Residential Parking Policies

The city allows one or more parking spaces per residential unit.

Location Efficiency Incentives and Disclosure

As an incentive to promote location-efficient real estate development, the municipal code allows for the creation of transit-oriented development districts where flexibility in development codes is provided for new construction. The city also has an infill program that provides incentives in the form of fee waivers and other financial benefits.

Last Updated: March 2019

Mode Shift List All

Mode Shift Targets

San Antonio does not have a mode shift target in place for the transportation sector.

Progress Achieved Toward Mode Shift Targets

San Antonio does not track progress towards their mode shift target.

Complete Streets

San Antonio’s complete streets policy scored an 40.8 out of 100 according to the National Complete Streets Coalition.

Car Sharing

We could not confirm if San Antonio has a parking policy in place for car sharing vehicles.

Bike Sharing

The city has 33.07 docked bike share bikes per 100,000 people.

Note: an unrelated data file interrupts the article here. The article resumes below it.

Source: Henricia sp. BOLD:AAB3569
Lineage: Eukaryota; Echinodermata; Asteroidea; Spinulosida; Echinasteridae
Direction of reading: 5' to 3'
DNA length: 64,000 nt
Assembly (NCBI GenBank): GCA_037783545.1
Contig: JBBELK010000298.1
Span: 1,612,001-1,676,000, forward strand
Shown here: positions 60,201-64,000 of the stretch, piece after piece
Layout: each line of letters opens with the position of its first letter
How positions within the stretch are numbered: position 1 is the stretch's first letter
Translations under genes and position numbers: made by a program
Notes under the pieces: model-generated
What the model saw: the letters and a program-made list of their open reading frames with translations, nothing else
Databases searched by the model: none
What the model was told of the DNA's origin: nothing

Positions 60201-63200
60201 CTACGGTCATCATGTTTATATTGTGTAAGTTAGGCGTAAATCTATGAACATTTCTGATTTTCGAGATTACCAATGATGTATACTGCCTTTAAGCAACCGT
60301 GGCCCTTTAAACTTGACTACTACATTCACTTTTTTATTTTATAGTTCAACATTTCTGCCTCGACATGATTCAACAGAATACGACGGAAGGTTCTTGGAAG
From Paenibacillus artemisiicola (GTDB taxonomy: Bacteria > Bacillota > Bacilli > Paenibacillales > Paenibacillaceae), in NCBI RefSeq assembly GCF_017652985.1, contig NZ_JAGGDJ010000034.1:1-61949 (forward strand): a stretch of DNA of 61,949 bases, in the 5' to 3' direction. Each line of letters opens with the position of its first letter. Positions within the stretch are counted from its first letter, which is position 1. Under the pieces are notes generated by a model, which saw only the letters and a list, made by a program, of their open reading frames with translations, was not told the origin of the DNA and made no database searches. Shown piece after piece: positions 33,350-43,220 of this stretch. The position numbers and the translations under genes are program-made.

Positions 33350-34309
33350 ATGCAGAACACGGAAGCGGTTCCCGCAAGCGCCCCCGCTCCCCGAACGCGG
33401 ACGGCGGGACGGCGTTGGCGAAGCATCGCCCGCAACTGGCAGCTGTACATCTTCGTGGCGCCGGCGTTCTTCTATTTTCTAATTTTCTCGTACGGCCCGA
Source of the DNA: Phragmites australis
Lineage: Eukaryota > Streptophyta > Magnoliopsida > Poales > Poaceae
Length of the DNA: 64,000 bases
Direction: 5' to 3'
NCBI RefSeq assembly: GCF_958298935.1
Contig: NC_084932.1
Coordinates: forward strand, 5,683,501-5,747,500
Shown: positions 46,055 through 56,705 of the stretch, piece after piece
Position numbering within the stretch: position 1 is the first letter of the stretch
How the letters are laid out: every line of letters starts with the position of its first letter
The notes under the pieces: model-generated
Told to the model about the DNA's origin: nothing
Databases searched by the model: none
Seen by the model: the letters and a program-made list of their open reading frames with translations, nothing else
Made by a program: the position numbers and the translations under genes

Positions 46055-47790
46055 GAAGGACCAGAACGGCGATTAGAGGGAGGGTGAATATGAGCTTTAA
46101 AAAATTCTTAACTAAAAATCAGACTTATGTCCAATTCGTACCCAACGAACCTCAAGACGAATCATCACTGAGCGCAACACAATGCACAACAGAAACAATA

Last Updated: May 2019

Transit List All

Transportation Funding

San Antonio spends an average of $55.41 per capita on transit.

Access to Transit Services

The city has an All Transit Performance score of 5.5 out of 10.

Last Updated: March 2019

Efficient VehiclesList All

Vehicle Purchase Incentives

At this time, San Antonio does not offer incentives for citizens to purchase hybrid, plug-in, or EV vehicles.

Vehicle Infrastructure Incentives

San Antonio does not currently offer incentives for the installing of EV charging infrastructure.

EV Charging Locations

San Antonio has 5.03 publicly available EV charging locations per 100,000 people.

Renewable Charging Incentives

San Antonio does not have any incentives for renewable EV charging infrastructure installation.

Last Updated: March 2019

Freight System EfficiencyList All

San Antonio does not have a sustainable freight transportation plan in place nor does it have any policies that address freight efficiency.

Last Updated: March 2019

Clean, Efficient Transportation for Low-Income CommunitiesList All

Affordable New TOD Housing Policy

San Antonio does not have any policies to preserve affordable housing in transit-served areas.

Connecting Existing Affordable Housing Stock to Efficient Transportation Options

At this time, San Antonio does not provide any rebates or discounts to efficient transportation for low-income residents.

Low-Income Access to High Quality Transit

65.9% of low-income households (those that earn less than $50k annually) are located near high-quality, all-day transit in San Antonio.

Last Updated: April 2019